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Exclusive Bourdais interview - I know I need results 05 Sep 2008

Sebastien Bourdais (FRA) Scuderia Toro Rosso
Formula One World Championship, Rd 13, Belgian Grand Prix, Preparations, Spa-Francorchamps, Belgium, Thursday, 4 September 2008 Sebastien Bourdais (FRA) Scuderia Toro Rosso STR03.
Formula One World Championship, Rd 12, European Grand Prix, Race, Valencia, Spain, Sunday, 24 August 2008 Sebastien Bourdais (FRA) Scuderia Toro Rosso STR03 Formula One Testing, Monza, Italy, Friday 29 August 2008. Sebastien Bourdais (FRA) Scuderia Toro Rosso STR03.
Formula One World Championship, Rd 9, British Grand Prix, Qualifying Day, Silverstone, England, Saturday, 5 July 2008 Sebastien Bourdais (FRA) Scuderia Toro Rosso.
Formula One World Championship, Rd 12, European Grand Prix, Qualifying Day, Valencia, Spain, Saturday, 23 August 2008

For someone so used to winning, this season has been a rough ride for former Champ Car champion Sebastien Bourdais. The Toro Rosso driver’s body language suggests he’s not yet come to terms with life so far from the podium, and the fact that younger team mate Sebastian Vettel is dictating the team’s pace can’t be helping matters either. Nevertheless, since the Valencia race, when both cars made it into Q3, Bourdais’ confidence has been somewhat renewed and he is hopeful his Formula One future will still lie with Toro Rosso, as long as his results improve…

Q: Sebastien, Gerhard Berger recently said that he is unable to judge your performance yet because a driver needs about half a year to come to terms with Formula One racing. From now on you will be under scrutiny. What does that mean for you?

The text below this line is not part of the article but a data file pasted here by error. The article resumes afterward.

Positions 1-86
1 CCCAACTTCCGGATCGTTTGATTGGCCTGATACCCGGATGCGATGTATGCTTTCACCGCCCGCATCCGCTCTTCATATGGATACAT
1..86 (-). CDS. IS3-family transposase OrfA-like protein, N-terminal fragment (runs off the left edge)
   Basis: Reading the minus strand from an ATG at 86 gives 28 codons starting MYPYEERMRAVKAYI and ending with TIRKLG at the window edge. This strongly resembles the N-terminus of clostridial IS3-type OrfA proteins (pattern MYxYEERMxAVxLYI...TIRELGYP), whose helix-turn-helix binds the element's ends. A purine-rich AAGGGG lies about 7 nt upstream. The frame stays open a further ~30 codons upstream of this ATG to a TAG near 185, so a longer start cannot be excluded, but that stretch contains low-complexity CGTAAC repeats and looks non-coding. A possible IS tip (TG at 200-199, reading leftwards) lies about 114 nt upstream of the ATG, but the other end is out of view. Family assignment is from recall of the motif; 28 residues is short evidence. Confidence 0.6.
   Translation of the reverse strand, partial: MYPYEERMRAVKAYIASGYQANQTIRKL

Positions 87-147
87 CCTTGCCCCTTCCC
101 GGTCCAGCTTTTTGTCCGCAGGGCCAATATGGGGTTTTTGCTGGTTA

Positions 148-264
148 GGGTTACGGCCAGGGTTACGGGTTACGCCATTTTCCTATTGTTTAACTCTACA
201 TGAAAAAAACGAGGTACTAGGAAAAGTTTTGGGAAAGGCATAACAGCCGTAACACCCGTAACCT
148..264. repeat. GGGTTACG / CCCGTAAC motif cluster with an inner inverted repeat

Sebastien Bourdais:
Well, that comes as no surprise for me. And being under scrutiny means that they probably don’t think that the performance has been good enough to resign me for next year - but that’s the game of Formula One. You need to show some results if you want to stay where you are.

Q: Are you satisfied with your season so far?
No, obviously I cannot be satisfied. I had an incredible start to the season but then I ran into problems. We found some set-up changes and I felt much more at ease with the results. Sometimes I equalled Sebastian (Vettel), sometimes I was a bit better, sometimes a bit worse - although I think it was a pretty even game up until Canada. Then the new car arrived. It is a much faster car but it is also a very difficult car to drive if you want to extract the best out of it. It has some characteristics that go pretty much against my nature of driving, like oversteering in the slow corners and understeering in the high-speed corners. There is not much we can do. The car has been the same since Magny-Cours and I am struggling massively. It’s not that I’m getting my ass kicked every fortnight - but it’s not far from it. Probably it is one of my weaknesses - not being able to adapt my driving style to cars I don’t really like - and the consequence is that I am leaving a lot of performance on the table. It is hard for me to put myself up, especially on one lap. If you compare mine and Sebastian’s performance in the race there is not so much difference - but it is difficult for me to extract the best out of the car on one lap. And as most of the weekend in Formula One is wrapped up in qualifying you can see where my problems stem from.

Q: But do you think that lately you have started to overcome those problems? You indicated recently that you feel that you have finally ‘arrived’ in the team…